Investing in the cryptocurrency market space can be a bit daunting for a traditional investor, as investing directly in cryptocurrency (CC) requires the use of new tools and the adoption of some new concepts. So, if you decide to put your fingers in this market, you will want to have a very good idea of what to do and what to expect.
Buying and selling CC requires you to choose an exchange that deals with the products you want to buy and sell, whether it is Bitcoin, Litecoin or any of over 1300 other tokens in the game. In previous editions, we have briefly described the products and services available on several exchanges, in order to give you an idea of the different offers. There are many exchanges to choose from and they all do things their own way. Look for things that are important to you, for example:
– Deposit policies, methods and costs of each method
– Withdrawal policies and costs
– What fiat currencies do they use for deposits and payouts
– Products they deal with, such as crypto coins, gold, silver, etc.
– Transaction costs
– where is this stock exchange? (USA / UK / South Korea / Japan …)
Be prepared for the Exchange setup procedure to be detailed and time consuming, as exchanges generally want to know a lot about you. This is similar to opening a new bank account, because stock exchanges are brokers of valuables and want to make sure that you are what you stand for and that you are a person you trust. It seems that “trust” is earned over time, because stock exchanges usually allow only small amounts of investment to begin with.
Your Exchange will keep your CCs in storage for you. Many offer “cold storage” which simply means keeping your coins “offline” until you indicate that you want to do something with them. There is a lot of news about Exchange hacking and a lot of coins stolen. Imagine that your coins are on something like a bank account on the stock exchange, but remember that your coins are only digital and that all blockchain transactions are non-refundable. Unlike your bank, these exchanges do not have deposit insurance, so keep in mind that hackers are always out there trying to get their crypto coins and steal them. Stock exchanges generally offer password-protected accounts, and many offer two-factor authorization schemes – something to seriously consider to protect your account from hackers.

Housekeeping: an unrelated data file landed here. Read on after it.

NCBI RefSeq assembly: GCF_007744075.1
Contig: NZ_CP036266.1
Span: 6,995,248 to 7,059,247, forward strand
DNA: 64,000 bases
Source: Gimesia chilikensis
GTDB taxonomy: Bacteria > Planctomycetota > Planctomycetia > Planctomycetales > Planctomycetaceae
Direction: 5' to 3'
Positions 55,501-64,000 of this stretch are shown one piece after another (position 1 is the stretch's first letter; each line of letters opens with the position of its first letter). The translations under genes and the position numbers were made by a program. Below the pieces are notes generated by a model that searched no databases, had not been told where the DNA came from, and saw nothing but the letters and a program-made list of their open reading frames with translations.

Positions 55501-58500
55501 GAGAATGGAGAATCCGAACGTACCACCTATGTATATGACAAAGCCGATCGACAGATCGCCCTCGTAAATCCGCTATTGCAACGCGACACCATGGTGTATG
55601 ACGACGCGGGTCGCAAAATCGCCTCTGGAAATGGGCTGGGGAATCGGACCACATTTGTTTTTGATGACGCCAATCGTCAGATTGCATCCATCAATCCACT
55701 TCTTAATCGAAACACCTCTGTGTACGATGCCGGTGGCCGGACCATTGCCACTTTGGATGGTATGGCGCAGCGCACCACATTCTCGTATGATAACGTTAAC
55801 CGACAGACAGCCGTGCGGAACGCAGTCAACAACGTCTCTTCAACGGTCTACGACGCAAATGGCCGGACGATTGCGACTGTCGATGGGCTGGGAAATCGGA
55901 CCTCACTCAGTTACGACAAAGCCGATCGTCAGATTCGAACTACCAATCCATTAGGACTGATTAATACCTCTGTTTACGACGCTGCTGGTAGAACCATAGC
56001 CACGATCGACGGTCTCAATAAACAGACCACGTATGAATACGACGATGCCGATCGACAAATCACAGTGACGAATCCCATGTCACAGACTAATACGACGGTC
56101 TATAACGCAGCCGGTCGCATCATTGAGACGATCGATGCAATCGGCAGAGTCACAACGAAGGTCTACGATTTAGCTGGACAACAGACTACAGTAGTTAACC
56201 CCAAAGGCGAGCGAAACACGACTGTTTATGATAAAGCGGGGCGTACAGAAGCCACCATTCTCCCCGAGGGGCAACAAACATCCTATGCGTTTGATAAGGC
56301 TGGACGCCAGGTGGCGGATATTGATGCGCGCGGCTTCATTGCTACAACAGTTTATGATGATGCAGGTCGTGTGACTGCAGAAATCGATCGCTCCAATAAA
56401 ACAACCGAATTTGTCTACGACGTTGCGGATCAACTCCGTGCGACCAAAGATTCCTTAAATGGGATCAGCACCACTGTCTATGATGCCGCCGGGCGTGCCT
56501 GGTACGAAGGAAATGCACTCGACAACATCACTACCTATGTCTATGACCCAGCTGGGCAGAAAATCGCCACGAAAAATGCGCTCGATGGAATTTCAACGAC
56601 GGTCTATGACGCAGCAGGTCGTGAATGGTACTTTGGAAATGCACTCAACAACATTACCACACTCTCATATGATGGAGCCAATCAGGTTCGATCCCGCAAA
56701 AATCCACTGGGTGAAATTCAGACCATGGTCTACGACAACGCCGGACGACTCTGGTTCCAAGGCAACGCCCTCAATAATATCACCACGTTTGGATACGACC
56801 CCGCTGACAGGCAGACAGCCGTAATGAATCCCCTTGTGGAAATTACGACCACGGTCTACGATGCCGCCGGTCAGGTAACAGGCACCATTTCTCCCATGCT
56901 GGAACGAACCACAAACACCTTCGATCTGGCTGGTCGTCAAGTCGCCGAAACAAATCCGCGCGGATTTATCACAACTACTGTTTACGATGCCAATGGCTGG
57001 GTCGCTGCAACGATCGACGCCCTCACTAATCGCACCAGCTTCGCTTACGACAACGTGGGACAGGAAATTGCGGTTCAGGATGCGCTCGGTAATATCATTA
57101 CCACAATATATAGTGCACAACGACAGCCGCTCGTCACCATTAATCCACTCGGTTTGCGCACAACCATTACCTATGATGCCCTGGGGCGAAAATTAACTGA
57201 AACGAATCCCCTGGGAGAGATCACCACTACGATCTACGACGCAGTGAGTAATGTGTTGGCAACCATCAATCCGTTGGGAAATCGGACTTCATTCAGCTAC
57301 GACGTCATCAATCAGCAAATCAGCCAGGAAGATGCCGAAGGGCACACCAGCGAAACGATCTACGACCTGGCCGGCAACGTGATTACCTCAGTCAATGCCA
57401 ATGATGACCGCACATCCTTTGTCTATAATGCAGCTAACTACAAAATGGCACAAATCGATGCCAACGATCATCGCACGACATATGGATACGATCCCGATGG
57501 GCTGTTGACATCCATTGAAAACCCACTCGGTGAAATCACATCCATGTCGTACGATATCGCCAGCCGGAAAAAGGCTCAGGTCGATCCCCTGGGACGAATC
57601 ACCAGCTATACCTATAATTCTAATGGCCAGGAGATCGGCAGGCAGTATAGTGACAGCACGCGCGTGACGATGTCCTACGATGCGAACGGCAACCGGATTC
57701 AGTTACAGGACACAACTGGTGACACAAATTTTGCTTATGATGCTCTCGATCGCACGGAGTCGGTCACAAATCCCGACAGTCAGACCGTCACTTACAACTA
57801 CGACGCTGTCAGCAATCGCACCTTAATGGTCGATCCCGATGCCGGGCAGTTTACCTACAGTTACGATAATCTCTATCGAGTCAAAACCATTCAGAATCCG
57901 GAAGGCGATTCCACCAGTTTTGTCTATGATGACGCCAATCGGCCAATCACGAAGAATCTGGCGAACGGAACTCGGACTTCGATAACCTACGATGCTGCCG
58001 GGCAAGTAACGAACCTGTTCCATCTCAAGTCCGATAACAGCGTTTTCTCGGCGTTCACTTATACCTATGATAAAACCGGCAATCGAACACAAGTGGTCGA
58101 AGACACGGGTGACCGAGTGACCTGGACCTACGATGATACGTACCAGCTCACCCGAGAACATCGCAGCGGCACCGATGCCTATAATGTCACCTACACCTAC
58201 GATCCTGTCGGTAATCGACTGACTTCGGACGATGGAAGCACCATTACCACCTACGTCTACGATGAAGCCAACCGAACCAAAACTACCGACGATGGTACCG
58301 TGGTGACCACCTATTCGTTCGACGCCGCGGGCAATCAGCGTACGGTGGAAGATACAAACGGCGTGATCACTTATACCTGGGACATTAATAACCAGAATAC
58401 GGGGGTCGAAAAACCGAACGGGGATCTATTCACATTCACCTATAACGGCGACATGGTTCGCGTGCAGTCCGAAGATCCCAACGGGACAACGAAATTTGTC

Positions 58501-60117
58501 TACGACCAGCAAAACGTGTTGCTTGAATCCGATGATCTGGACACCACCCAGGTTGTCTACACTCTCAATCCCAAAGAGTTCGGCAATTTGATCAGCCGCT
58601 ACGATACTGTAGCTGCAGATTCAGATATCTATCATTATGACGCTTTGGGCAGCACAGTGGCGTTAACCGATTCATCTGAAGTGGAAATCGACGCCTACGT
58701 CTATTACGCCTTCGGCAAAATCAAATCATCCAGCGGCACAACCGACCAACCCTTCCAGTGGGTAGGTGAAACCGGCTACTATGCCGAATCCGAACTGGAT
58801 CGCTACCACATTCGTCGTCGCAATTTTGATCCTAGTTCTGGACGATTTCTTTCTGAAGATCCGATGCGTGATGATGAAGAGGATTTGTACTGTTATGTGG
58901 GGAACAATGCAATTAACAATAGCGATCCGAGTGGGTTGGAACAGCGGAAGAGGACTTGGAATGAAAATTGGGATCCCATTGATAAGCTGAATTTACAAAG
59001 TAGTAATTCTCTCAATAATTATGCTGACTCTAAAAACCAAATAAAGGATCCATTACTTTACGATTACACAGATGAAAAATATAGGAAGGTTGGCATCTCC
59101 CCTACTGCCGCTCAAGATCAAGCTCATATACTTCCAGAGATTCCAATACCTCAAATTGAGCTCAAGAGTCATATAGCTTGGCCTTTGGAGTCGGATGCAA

Since hackers like to rob stock exchanges and your account, we always recommend that you use a digital wallet for your coins. It is relatively easy to move coins between your Exchange account and your wallet. Be sure to choose a wallet that holds all the coins you want to buy and sell. Your wallet is also a device you use to “spend” your coins at merchants who accept CC for payment. The two types of wallets are “hot” and “cold”. Hot wallets are very easy to use, but leave your coins exposed to the Internet, but only on your computer, not on an Exchange server. Cold wallets use offline storage media, such as specialized hardware memory sticks and simple printouts. Using a cold wallet makes transactions more complicated, but they are the most secure.
Your wallet contains a “private” key that authorizes all transactions you want to initiate. You also have a “public” key that is shared online so that all users can identify your account when they are involved in a transaction with you. Once hackers get your private key, they can move your coins wherever they want, and that’s irreversible.
Despite all the challenges and wild volatility, we are convinced that underlying blockchain technology is changing the game and will revolutionize the way transactions are conducted in the future.